Education Urgently Desired

by Marsha Winsryg

they aren't allowed to grow food for themselves on a farm!

stuck on the farm, and it's not even theirs...

This Zambian family lives on a giant plantation farm owned by a foreigner, who barely provides shelter and does not allow them to grow any food for themselves except corn and pumpkins. They are too far out in the countryside to be able to go to school because they cannot afford transportation.

Last year their oldest daughter, paralyzed from birth, died of malaria. The AACDP had provided a wheelchair for her, which she had never had before. After her death, we sent money for the family to grow a small field of corn and pumpkins. When I visited them for the first time last January, they proudly took me to their lush crop of corn, interspersed with pumpkin vines.

When asked why they didn’t grow other vegetables for the family, they replied that it was not allowed.

This policy cannot be legal, but wealthy landowners are not required to treat their farmers fairly.

Has not been to schoolin three years


We want to find a sponsor for Peggy, who has not been able to attend school since sixth grade. She will need a tutor to help her catch up to her age group, and will need to board at a secondary school in Lusaka. This will cost about $1000 per year.

This is her only hope of climbing out of the cycle of poverty in rural Zambia.
We are small, we know the people we send money to. We know how to make sure the money gets to them securely and we monitor their progress, as can you. We take no part of your donation but support the AACDP  with craft sales and fundraising. You can email and write and receive letters and photographs.

Education provides self respect as well as sustainability, one child at a time.

See our sponsorship page.



3 TO 6PM


The Zambezi Doll Project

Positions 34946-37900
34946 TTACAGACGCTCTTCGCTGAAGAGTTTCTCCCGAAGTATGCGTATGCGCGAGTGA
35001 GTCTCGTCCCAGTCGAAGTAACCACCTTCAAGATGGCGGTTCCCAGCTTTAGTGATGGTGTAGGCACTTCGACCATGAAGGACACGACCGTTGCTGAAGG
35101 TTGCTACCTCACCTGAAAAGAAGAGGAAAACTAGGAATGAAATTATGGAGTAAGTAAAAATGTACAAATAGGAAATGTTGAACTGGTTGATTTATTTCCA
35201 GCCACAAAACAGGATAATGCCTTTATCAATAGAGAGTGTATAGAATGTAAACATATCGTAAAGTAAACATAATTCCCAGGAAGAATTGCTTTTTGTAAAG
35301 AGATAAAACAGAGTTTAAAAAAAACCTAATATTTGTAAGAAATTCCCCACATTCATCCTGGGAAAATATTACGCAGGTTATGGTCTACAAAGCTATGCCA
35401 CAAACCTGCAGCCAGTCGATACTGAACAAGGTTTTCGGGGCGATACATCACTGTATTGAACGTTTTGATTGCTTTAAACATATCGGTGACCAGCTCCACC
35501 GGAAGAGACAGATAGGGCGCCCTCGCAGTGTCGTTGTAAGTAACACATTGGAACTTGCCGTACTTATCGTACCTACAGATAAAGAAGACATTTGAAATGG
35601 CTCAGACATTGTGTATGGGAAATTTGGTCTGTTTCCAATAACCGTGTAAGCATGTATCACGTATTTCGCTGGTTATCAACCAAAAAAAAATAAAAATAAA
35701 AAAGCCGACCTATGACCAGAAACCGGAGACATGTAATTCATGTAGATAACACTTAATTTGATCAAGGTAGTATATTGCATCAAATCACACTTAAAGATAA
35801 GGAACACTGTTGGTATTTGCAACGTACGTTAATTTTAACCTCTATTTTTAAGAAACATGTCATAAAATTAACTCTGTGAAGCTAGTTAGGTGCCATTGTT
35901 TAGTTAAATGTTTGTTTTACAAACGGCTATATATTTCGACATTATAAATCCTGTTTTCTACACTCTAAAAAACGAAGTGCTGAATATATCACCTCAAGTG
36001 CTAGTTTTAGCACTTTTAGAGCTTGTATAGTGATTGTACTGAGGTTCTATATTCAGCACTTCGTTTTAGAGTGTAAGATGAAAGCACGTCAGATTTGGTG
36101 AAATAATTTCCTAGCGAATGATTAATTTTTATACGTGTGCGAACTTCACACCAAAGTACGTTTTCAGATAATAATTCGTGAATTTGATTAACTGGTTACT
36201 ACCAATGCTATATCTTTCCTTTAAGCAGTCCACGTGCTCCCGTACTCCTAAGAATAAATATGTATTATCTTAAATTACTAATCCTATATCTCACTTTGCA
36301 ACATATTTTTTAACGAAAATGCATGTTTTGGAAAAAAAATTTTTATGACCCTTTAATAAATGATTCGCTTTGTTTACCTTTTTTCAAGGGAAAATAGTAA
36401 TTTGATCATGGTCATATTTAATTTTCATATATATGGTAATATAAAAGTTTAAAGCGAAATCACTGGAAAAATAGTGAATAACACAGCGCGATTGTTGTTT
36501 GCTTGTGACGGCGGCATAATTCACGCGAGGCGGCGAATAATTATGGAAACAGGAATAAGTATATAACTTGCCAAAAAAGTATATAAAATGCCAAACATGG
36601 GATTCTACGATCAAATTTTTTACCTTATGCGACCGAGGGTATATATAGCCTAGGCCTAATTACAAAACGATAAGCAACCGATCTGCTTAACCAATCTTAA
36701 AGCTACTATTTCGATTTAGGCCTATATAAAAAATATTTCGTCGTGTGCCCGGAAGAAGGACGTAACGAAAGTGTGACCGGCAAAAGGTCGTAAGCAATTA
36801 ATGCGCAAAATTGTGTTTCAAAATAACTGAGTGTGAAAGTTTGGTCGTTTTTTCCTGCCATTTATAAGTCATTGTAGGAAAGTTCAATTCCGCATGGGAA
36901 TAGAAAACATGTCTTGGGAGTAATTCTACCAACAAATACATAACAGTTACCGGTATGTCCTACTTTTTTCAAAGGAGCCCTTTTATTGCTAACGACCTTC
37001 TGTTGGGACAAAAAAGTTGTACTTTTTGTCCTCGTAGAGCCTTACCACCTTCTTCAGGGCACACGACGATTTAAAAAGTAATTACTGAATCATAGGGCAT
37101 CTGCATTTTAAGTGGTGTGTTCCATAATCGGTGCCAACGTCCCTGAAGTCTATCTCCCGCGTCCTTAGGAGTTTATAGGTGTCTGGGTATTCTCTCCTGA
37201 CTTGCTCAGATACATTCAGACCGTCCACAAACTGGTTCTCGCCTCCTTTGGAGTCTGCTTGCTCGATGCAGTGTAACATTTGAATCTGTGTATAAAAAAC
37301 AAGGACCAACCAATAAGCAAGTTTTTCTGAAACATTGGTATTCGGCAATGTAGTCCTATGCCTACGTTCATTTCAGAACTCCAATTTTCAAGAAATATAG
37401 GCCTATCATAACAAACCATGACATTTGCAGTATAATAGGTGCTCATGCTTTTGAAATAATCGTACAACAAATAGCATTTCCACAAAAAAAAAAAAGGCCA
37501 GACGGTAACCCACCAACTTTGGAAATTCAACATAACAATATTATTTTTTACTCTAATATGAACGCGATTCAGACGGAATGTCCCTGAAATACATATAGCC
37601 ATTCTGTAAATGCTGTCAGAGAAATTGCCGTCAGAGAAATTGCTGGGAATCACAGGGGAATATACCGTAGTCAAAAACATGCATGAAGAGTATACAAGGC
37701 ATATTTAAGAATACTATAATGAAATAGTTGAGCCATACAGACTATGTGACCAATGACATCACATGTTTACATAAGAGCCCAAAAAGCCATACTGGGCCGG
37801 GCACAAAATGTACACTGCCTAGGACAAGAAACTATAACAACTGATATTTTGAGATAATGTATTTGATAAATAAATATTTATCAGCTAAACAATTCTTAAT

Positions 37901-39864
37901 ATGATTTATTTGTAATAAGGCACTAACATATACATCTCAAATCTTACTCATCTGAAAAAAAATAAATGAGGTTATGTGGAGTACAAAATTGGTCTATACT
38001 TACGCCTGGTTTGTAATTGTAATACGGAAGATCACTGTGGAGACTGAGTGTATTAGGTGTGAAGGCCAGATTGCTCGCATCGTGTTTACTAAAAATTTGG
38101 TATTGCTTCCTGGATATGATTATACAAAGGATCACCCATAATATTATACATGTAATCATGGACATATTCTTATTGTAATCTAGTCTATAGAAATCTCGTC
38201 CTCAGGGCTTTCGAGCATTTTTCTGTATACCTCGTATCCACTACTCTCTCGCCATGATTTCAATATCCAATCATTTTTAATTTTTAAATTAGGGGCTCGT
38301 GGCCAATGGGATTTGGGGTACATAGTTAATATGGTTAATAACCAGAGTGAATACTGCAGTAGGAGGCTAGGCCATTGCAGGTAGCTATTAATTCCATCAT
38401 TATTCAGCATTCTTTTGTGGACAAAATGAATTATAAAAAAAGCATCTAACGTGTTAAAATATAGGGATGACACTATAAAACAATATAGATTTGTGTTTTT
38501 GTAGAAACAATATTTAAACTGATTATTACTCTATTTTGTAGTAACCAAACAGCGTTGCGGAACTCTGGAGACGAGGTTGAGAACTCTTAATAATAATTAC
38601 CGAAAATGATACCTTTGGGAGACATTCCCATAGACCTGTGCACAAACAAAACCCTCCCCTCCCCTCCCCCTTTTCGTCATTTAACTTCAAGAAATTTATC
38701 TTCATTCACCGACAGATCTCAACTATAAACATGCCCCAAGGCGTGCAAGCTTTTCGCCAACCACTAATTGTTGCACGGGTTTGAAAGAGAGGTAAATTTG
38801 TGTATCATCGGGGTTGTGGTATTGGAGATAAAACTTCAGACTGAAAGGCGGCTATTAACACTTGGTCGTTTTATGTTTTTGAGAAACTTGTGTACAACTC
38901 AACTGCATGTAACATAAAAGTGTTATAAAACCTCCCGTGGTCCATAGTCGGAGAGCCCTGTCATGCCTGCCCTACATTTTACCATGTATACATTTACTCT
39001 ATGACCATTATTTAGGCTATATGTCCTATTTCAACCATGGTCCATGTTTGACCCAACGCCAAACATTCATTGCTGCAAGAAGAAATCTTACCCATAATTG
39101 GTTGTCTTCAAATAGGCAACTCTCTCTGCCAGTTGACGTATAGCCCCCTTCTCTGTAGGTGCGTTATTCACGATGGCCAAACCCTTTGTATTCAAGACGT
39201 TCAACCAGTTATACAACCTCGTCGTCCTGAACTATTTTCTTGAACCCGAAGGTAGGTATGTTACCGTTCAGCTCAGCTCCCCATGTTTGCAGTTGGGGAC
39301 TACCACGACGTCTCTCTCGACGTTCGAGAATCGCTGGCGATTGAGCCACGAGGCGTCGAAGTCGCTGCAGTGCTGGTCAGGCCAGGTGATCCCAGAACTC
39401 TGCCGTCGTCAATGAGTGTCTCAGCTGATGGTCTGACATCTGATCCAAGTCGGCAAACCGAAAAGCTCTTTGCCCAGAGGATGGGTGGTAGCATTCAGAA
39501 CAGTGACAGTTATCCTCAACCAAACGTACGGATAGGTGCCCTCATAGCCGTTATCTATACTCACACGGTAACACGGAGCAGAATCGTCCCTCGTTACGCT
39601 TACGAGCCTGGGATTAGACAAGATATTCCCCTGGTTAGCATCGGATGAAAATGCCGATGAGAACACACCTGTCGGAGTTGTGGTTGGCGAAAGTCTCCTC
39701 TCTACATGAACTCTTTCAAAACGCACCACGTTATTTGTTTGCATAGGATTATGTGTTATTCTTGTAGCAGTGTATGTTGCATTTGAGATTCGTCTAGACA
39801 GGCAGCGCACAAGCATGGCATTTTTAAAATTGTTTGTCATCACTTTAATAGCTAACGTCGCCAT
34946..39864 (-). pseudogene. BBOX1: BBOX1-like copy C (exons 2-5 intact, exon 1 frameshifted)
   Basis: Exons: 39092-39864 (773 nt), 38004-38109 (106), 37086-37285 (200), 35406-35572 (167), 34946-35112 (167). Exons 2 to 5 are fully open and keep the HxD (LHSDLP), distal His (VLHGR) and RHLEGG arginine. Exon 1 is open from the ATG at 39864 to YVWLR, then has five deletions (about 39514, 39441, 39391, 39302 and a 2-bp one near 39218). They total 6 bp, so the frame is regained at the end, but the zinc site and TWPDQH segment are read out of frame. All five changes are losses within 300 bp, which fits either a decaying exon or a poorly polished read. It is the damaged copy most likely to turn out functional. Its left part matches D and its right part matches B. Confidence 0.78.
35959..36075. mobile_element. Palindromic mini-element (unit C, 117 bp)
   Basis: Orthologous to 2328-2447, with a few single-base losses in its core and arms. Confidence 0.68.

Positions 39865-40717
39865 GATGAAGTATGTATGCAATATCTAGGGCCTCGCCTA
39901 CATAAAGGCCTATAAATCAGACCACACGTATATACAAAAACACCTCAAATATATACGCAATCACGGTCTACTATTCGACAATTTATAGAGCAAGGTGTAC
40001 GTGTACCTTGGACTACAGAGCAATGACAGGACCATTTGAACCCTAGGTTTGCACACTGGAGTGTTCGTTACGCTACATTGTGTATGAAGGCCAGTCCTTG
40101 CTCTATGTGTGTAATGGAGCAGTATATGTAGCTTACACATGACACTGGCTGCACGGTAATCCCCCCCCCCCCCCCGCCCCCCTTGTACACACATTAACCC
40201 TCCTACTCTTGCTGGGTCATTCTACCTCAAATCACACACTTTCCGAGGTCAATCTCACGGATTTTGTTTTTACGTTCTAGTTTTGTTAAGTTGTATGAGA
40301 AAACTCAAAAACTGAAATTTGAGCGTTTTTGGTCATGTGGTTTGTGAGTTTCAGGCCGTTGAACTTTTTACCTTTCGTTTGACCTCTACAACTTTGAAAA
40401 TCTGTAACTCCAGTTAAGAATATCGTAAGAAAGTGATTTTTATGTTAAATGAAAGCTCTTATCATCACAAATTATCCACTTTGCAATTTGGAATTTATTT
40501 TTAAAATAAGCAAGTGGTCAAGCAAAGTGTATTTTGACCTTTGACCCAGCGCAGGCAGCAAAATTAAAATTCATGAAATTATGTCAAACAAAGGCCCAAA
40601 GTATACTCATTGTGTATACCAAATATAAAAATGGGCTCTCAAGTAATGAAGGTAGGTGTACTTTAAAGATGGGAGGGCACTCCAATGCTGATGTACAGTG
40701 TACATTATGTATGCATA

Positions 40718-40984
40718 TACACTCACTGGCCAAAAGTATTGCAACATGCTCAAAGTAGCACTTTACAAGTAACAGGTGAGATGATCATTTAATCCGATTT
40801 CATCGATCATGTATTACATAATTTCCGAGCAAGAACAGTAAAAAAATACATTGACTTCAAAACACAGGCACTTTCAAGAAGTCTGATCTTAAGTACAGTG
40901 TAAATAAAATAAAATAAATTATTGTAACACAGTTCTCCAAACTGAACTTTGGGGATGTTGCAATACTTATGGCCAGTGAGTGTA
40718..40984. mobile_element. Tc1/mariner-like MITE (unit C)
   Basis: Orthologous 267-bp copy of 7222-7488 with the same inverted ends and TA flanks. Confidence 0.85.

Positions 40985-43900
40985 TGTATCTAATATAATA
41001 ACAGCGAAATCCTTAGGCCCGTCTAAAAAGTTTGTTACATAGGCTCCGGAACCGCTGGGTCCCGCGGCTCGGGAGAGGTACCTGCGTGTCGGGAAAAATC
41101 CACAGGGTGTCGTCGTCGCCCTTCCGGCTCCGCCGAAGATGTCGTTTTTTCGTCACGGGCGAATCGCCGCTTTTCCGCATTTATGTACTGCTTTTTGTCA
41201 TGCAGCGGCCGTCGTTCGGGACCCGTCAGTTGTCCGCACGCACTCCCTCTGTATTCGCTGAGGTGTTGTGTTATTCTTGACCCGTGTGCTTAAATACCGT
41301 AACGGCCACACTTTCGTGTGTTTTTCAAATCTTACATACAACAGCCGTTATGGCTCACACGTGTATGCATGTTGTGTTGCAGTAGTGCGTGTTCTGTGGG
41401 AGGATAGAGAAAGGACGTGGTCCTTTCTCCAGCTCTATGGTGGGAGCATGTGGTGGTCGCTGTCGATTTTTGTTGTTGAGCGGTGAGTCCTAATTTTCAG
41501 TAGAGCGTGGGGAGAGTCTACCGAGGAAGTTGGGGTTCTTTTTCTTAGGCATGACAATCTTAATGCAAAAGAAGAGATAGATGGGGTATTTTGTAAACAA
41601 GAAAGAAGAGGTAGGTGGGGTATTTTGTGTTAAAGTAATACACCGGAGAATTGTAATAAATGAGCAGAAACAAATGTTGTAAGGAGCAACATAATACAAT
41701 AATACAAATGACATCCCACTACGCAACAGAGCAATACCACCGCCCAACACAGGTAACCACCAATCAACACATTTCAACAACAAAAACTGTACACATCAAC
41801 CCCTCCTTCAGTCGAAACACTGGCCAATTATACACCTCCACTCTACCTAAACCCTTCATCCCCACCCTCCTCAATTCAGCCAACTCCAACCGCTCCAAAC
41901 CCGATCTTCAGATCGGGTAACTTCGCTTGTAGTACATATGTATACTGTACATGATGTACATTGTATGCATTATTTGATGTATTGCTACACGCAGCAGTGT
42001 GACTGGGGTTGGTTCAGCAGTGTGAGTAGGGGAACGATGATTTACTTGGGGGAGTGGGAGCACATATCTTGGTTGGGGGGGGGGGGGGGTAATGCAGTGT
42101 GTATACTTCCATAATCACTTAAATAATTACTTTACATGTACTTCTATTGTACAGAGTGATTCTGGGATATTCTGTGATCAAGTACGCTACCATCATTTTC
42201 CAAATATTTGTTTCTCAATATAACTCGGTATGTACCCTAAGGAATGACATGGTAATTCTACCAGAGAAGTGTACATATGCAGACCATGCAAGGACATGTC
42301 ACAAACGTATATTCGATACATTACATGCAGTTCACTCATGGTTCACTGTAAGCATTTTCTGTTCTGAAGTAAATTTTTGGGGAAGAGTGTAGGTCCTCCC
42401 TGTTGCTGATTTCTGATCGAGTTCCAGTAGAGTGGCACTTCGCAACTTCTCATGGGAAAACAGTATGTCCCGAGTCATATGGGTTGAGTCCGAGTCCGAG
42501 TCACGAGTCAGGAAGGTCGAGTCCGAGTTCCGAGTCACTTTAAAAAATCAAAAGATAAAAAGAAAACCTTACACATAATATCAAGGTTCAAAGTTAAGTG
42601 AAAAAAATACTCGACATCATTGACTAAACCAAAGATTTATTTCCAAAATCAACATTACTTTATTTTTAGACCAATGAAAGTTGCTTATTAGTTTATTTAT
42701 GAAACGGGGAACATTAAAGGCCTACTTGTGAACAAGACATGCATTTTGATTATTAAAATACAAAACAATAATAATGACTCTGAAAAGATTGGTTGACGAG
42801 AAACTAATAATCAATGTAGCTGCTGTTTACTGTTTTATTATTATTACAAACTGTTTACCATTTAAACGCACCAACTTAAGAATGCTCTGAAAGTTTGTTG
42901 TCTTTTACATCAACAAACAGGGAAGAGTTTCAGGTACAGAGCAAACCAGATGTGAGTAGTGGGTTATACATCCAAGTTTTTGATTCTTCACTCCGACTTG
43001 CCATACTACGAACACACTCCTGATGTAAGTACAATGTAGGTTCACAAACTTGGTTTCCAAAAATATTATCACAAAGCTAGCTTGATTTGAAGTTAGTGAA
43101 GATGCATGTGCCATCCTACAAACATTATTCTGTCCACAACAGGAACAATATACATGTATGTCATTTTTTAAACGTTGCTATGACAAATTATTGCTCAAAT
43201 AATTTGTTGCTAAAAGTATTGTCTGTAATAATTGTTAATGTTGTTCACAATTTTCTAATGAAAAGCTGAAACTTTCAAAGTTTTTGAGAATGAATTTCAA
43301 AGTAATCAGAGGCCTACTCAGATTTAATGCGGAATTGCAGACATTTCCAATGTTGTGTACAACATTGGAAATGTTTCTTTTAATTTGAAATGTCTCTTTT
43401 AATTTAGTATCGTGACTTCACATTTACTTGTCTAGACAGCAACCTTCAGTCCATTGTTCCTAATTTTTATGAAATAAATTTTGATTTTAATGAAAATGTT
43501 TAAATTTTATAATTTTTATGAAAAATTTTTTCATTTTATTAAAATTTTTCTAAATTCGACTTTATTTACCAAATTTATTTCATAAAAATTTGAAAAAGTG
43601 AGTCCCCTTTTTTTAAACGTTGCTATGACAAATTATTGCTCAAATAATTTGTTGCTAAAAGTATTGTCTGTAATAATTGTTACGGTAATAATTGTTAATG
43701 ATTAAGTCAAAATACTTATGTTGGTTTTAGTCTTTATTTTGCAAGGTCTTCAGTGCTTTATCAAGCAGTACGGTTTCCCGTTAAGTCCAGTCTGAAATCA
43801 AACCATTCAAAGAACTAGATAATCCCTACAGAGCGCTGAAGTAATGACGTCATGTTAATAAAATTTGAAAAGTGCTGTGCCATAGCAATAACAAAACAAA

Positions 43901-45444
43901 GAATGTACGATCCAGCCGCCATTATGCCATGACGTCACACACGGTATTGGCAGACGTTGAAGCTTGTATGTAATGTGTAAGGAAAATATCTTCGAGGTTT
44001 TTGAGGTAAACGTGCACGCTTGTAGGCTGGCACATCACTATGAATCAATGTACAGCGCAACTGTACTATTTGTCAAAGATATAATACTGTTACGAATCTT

The Zambian Puppet Project

The Lusaka Ladies Quilting Project

The Mama Bakhita School for Disabled Children

Ad Art in Zambian Streets

Zambian Skies in the Rainy Season

off New Lane to Great Neck Road              follow balloons

contact Marsha Winsryg             


Zambian Craft Women

The Kabwata Cultural Village is a tourist craft market, where there are 15 traditional huts housing men’s crafts and one for women. It seems that it is very intimidating for women here to compete commercially with men. This women’s shop is a brave first initiative. The ladies insisted I sit in the middle of their hut/shop on a carved stool and I proceeded to describe the quilt project with the help of  photographs of other quilts. I explained that I wanted to create something that women from the US as well as from Zambia could share.

We figured out the size of the cloth panels we needed and proceeded to cut them out as I passed around a book of Haitian quilts to illustrate the kinds of quilts I wanted to make with them. I explained that I would bring the panels back to the US and assemble them there with the help of women interested in this project, and that I would sell it or auction it and send 1/2 of the money to them, the other half going to my non-profit, the AACDP.

Women kept drifting in and soon the room was humming with the peaceful energy of women making art among friends. They are a very chatty group, sometimes squabbling over use of the scissors. There were 25 or so women and only 4 pairs of scissors. I filmed them working and recorded some of their songs, and then left promising to return with more materials, because everyone wanted to make at least two.

Upon my return later that day, I was amazed to find them still sewing furiously, some doing very fine work, some crude. Proudly they displayed the completed panels.

Quilt panels

I have been working with these women thru Peggy Mwamba, my friend, Sydney’s aunt, because it is she with whom I have had some craft dealings over the past two years, after Beauty, the woman who organized for me previously, proved to be dishonest. I sense, from something Sydney said to me, that perhaps the other women are not entirely pleased with her leadership, but I know I can trust her. She is a calm, slightly humorless woman- perhaps not the most popular among them, but she speaks good English, though most of them do, and can manage email, which most of them don’t.

Peggy Mwamba